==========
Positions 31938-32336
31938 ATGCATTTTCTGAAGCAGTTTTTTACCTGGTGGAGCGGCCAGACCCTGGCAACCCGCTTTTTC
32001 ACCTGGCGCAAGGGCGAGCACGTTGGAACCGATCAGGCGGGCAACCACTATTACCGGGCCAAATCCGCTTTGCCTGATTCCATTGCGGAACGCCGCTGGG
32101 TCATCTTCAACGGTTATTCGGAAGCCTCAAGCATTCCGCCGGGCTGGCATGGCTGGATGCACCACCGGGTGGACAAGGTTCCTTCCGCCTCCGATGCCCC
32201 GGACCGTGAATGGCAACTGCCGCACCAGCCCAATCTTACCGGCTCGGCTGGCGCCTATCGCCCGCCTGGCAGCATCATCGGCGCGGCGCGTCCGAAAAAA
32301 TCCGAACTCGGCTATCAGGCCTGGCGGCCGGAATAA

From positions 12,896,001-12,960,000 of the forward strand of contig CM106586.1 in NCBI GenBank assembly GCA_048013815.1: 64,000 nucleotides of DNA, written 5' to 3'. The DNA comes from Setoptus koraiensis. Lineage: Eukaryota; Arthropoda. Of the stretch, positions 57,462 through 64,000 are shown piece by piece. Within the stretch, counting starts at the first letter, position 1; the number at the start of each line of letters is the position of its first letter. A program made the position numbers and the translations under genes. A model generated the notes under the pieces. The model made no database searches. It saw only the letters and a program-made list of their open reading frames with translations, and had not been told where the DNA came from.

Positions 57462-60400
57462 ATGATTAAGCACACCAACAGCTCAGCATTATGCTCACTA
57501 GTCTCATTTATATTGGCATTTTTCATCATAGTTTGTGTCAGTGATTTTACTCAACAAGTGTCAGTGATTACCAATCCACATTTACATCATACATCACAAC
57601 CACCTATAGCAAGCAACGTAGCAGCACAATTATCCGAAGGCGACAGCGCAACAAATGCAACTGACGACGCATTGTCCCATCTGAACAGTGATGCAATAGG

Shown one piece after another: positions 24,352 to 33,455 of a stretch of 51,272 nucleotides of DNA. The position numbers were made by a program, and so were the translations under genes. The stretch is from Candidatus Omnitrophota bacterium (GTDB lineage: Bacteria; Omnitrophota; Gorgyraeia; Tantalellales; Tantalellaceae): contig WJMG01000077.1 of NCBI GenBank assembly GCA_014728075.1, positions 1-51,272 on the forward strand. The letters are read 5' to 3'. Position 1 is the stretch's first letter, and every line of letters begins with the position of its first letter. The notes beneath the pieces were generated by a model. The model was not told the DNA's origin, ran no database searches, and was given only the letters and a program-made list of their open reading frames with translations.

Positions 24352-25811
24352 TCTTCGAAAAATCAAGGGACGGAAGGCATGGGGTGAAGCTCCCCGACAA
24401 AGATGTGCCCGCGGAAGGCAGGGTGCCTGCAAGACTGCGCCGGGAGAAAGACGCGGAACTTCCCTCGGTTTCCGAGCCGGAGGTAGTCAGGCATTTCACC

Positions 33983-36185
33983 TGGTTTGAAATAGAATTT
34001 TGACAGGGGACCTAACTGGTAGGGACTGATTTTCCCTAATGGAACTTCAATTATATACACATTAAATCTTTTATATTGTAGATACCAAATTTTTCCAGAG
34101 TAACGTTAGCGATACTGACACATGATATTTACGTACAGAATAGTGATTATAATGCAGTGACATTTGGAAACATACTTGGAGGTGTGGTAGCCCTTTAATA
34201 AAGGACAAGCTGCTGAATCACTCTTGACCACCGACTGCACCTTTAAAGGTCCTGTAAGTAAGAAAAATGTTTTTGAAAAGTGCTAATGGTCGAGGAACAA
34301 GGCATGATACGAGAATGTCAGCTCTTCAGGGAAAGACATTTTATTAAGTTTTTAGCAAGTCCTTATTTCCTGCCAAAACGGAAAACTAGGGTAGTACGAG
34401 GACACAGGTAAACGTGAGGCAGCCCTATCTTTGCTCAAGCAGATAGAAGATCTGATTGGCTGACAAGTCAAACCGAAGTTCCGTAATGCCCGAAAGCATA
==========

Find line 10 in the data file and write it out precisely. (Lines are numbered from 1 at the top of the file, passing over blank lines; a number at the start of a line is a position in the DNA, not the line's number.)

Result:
57501 GTCTCATTTATATTGGCATTTTTCATCATAGTTTGTGTCAGTGATTTTACTCAACAAGTGTCAGTGATTACCAATCCACATTTACATCATACATCACAAC